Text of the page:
Monday, January 23, 2012


Posted by Bethan Holt, Fashion Junior at Large

What makes a good brand? For me, it is knowing what I am buying into. Often, that means I feel like this brand knows me and wants to dress a girl like me. But it also means that I want to be their girl. It's a two way thing.

In the 70s and 80s, a great swathe of young women wanted to be the Laura Ashley Girl. She was pretty, feminine and spent her days romping through fields with ruddy farm lads. Well, that was the fantasy. My Mum was a Laura Ashley girl; she would buy the fabrics and make dresses herself, mixing and matching the ditsy and overblown florals which everyone recognised a mile off. But she was no country bumpkin; she worked in an office in a big city so Laura Ashley was a 'dreamy escape'. In the same way that fashion now emulates the Mod styles of the 60s every other season, Laura Ashley revived the Edwardian styles, 60 or so years after they had first been popular. The fashion dream built by Laura Ashley coincided with Fleetwood Mac and their seminal Rumours album and a general love of all things sweet, laid back and romantic.
This could be from the 1910s, but it's 1980, by Jane Ashley
With this strong history in mind, it's odd to think that Laura Ashley isn't really on the fashion radar any more, it's where Middle England goes for its curtains. However, The Fashion and Textile Museum in Bermondsey is currently exploring the brand's heyday with a display of Jane Ashley's (eldest daughter of Laura and Bernard Ashley) photographs as part of the museum's Catwalk to Cover exhibition. The small display also coincides with Uniqlo's collaboration with Laura Ashley on a collection of t-shirts printed with designs from the brand's rich archive.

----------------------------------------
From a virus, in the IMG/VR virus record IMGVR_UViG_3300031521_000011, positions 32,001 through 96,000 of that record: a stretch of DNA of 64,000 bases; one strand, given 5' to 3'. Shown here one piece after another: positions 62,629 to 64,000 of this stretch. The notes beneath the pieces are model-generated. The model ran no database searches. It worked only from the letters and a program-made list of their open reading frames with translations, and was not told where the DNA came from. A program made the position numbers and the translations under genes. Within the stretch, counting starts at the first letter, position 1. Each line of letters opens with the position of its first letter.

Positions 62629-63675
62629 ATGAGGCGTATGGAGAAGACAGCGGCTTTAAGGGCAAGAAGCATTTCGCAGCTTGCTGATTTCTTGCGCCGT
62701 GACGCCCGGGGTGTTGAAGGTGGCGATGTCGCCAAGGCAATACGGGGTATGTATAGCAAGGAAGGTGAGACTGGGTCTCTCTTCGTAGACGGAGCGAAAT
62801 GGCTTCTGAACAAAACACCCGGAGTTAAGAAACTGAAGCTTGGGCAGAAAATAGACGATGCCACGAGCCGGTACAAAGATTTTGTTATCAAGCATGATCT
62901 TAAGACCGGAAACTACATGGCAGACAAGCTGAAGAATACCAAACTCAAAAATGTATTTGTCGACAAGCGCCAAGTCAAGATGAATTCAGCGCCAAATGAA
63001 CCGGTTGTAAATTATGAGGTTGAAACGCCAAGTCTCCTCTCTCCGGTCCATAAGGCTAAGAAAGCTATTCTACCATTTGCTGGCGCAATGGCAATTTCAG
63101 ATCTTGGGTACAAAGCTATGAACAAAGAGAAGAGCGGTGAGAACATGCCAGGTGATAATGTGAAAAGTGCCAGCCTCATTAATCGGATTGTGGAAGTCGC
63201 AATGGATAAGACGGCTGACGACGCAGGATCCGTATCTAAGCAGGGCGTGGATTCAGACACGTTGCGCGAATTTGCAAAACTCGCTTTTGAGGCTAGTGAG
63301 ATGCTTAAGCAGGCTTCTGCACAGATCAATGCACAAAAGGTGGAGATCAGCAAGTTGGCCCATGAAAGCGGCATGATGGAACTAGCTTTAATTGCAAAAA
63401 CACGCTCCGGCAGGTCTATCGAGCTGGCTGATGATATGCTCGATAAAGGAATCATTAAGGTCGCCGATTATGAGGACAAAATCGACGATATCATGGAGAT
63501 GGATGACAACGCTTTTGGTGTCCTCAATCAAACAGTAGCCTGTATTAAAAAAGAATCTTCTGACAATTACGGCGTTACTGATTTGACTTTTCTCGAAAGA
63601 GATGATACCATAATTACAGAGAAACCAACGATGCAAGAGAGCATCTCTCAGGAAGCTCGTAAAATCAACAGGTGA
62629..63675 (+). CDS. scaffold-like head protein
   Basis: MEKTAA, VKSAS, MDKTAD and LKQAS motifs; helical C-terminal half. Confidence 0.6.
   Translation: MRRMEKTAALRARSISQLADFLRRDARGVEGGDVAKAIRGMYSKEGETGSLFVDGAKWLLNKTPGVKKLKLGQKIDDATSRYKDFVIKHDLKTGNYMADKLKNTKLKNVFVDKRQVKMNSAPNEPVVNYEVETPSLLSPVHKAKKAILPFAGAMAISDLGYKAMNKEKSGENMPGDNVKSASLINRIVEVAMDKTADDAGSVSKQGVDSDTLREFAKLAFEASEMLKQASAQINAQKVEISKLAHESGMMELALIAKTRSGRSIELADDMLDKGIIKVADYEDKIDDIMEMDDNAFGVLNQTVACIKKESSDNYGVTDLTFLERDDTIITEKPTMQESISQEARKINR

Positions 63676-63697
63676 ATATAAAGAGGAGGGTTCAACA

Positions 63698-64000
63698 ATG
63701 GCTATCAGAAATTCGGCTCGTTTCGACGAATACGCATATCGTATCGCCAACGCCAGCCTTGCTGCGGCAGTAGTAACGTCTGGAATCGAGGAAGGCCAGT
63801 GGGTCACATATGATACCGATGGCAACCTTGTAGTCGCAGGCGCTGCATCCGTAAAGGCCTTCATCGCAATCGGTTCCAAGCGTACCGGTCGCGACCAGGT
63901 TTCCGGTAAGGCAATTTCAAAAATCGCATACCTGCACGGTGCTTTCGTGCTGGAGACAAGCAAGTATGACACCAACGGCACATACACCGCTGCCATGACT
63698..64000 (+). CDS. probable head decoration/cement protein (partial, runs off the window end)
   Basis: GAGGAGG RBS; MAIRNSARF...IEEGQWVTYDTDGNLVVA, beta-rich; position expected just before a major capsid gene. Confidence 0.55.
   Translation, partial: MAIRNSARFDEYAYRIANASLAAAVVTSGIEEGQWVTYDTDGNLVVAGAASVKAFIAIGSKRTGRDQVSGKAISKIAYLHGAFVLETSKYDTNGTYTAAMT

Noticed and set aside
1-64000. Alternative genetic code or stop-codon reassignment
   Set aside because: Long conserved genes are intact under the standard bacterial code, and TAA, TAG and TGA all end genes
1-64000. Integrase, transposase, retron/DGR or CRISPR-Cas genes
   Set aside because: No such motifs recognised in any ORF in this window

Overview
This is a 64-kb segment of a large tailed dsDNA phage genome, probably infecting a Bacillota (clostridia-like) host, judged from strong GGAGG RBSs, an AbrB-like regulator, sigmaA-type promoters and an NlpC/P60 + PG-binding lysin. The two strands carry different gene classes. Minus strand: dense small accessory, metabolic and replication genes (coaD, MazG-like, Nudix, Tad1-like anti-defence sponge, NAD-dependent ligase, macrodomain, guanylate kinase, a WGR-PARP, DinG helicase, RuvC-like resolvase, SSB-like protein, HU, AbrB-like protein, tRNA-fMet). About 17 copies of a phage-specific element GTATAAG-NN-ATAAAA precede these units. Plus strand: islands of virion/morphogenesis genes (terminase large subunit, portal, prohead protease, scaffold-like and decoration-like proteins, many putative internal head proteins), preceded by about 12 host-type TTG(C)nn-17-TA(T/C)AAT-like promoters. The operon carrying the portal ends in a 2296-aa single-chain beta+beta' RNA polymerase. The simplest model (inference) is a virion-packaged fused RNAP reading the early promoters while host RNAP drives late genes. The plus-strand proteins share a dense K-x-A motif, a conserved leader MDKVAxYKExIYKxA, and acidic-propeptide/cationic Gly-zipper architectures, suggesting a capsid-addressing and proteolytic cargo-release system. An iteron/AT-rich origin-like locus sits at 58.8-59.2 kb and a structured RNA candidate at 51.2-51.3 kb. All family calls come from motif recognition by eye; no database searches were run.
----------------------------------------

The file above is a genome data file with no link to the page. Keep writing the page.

Uniqlo x Laura Ashley tees. Prices start at £8.50, from 6th Feb
Uniqlo have taken prints from the Laura Ashley archive and revived them on tees

All Jane's pictures featured her friends and family, and personified the brand- no mean feat
Jane's photography is beautiful; all soft, overexposed greys. The titles are charming- 'Lucy and Tim in Wales' or 'Dorothy and Robina'. She was enlisted by her parents to experiment with creating photos which they could use in their shops. The results were iconic images which became just as significant, in terms of creating a brand, as the clothes and fabrics sold in the shops. They create a link between what you see on the hanger, on the roll and what you can make of it, what it will do for you. These are not images posed by models who pretend to represent what it means to be a Laura Ashley girl either. They are the Ashleys' friends and family so they really are living the life which inspired everything the store stood for. I went to a reception which was attended by  some of those involved in the photos- I loved that they were chatting away in Welsh, laughing and recalling those times. They really lived that life. It made me want to be a Laura Ashley girl.
Pretty florals on a sweet tee are where it's at for Spring, as showcased at Erdem (image from
This is Lucy and Tim in Wales, by Jane Ashley

For those of us that are curious, this is the right time to rediscover what Laura Ashley is really all
 about.  The exhibition is a good starter. Uniqlo's t-shirts show the prints off in a great, modern 
way. It's a starting point which could see the prints exploited as amazingly as Liberty's archive
 is. They should be resurrected. SS12 couldn't be a more perfect moment with tees and florals
 being two of the season's most pervasive trends.As usual with Uniqlo's tees, a percentage of
 the sales is going to charity (the United Nations High Commissioner for Refugees) which
 is a huge bonus. I'll be wearing mine with a broderie anglaise skirt for a country 
walk this Summer... Now I just need to learn Welsh. 

The tees will be available at Uniqlo from 6th February

All images, apart from tees, are by Jane Ashley and by kind courtesy of the family archives.

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